Medical News

Covid: No need for a fourth jab yet, say UK advisers

Added On : 10th January 2022

A fourth Covid jab is not yet needed, say UK experts, because booster doses continue to provide high protection against severe disease from the Omicron variant among older adults.

A fourth Covid jab is not yet needed, say UK experts, because booster doses continue to provide high protection against severe disease from the Omicron variant among older adults.

UK Health Security Agency data shows three months after boosting, protection against hospitalisation remains at about 90% for people aged 65 and over.

Protection against mild symptomatic infection is more short-lived.

That drops to about 30% by about three months.

Figures also show why it is important to get a booster dose if you have only had two doses so far.

With just two vaccine doses, protection against severe disease drops to about 70% after three months and to 50% after six months.

The Joint Committee on Vaccination and Immunisation (JCVI), which advises on vaccine policy, says the priority therefore remains to get first, second and third doses to those who have not already had them.

This is despite some countries such as Israel starting to give fourth Covid shots to manage the highly infectious Omicron variant that is causing rising numbers of infections around the globe.

More than 35 million boosters and third doses have now been administered across the UK.

Prof Wei Shen Lim, the JCVI's chairman of Covid-19 immunisation, said: "The current data show the booster dose is continuing to provide high levels of protection against severe disease, even for the most vulnerable older age groups.

"This is highly encouraging and emphasises the value of a booster jab.

"With Omicron continuing to spread widely, I encourage everyone to come forwards for their booster dose, or if unvaccinated, for their first two doses, to increase their protection against serious illness."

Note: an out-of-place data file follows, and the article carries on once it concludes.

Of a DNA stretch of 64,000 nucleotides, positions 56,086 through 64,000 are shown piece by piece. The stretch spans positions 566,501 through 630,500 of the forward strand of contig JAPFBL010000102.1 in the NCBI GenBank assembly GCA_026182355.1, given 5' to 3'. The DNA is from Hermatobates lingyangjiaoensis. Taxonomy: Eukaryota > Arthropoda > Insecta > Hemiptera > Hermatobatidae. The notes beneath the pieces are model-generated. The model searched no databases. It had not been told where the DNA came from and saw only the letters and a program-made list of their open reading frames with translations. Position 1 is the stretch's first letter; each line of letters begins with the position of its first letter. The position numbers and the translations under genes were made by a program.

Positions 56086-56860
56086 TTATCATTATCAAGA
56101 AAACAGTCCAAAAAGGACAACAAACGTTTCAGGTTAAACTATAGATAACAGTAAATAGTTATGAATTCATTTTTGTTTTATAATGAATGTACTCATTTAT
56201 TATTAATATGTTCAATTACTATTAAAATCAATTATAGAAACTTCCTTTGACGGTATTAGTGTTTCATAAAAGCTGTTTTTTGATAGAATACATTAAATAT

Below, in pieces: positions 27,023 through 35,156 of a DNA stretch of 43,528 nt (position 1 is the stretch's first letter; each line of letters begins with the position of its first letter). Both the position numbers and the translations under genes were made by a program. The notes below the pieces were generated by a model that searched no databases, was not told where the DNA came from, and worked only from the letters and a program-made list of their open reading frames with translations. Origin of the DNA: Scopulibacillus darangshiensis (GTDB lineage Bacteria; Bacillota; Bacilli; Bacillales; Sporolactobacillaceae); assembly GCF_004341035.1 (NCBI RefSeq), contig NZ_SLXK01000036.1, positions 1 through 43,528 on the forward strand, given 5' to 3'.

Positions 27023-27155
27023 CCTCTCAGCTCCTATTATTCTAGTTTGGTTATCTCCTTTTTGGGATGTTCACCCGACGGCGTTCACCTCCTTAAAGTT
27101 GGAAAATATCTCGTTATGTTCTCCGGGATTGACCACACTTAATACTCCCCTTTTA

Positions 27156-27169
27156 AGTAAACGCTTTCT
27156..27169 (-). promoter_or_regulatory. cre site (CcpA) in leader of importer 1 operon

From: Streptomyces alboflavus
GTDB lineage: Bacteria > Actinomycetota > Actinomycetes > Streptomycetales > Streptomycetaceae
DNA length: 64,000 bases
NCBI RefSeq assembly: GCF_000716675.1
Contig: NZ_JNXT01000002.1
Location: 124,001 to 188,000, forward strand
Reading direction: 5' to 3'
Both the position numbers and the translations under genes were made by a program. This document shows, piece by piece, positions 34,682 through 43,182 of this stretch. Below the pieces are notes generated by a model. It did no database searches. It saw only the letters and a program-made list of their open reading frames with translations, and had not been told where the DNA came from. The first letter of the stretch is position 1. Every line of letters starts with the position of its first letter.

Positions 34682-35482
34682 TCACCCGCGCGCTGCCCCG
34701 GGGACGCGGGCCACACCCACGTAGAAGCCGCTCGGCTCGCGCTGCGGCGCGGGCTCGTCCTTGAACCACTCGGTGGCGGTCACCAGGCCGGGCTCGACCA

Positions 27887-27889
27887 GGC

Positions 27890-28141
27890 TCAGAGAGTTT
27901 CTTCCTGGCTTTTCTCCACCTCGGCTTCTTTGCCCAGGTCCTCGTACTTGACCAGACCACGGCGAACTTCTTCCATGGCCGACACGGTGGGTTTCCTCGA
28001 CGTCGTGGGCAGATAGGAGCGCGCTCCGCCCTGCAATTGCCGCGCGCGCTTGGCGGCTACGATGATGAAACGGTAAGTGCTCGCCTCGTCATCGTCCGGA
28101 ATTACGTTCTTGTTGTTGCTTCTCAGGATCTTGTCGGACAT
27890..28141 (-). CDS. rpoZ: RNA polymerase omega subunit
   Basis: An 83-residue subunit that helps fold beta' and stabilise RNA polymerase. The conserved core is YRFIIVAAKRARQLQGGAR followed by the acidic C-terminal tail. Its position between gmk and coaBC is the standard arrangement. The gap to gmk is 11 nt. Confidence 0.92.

'Not the right time'

Professor Anthony Harnden, deputy chairman of the JCVI, said there would have to be swift action if data showed a drop off in immunity against severe disease for the elderly.

"But at the moment all the signs are good," he told BBC Radio 4's Today programme. "What isn't sustainable in the long term is vaccine programme that delivers a vaccine every three months."

He said it was important to get the timing right for any potential fourth dose of a vaccine for vulnerable people.

"Which may be later in the year... we just don't think it's the right time at the moment," he said.

Meanwhile, extremely vulnerable patients with impaired immune systems are still advised to have four shots overall, rather than the usual three, to be fully vaccinated.

Even though vaccines are working well, large numbers of infections still mean some people will still get sick and need hospital care.

A psychology lecturer has told the BBC he believes varying coronavirus rules across the UK are causing people to feel "fatigue" and "uncertainty".

Dr Simon Williams from Swansea University said: "When you've got different rules in different countries, but effectively we are still sharing the UK, it really hampers people's understanding and it also undermines rules on both sides."

Health Secretary Sajid Javid says he was concerned by rising Covid hospital admissions, particularly in older age groups in this Omicron wave.

"We are still seeing rising hospitalisations, particularly with the case rate rising with older age groups - that is of concern," he said.

"And I think we have to be honest when we look at the NHS and say it will be a rocky few weeks ahead."

Alongside rising hospitalisations, Covid-related staff absences in England have risen sharply, with the number of workers off sick for Covid reasons having trebled from the beginning of December, the latest figures show.

About 4% of hospital staff in England - nearly 36,000 - were off for Covid reasons each day during the week ending 2 January.

When other sickness absence is added it brings the total off to 9% - nearly double what would normally be seen at this time of year.

By Michelle Roberts
Health editor, BBC News online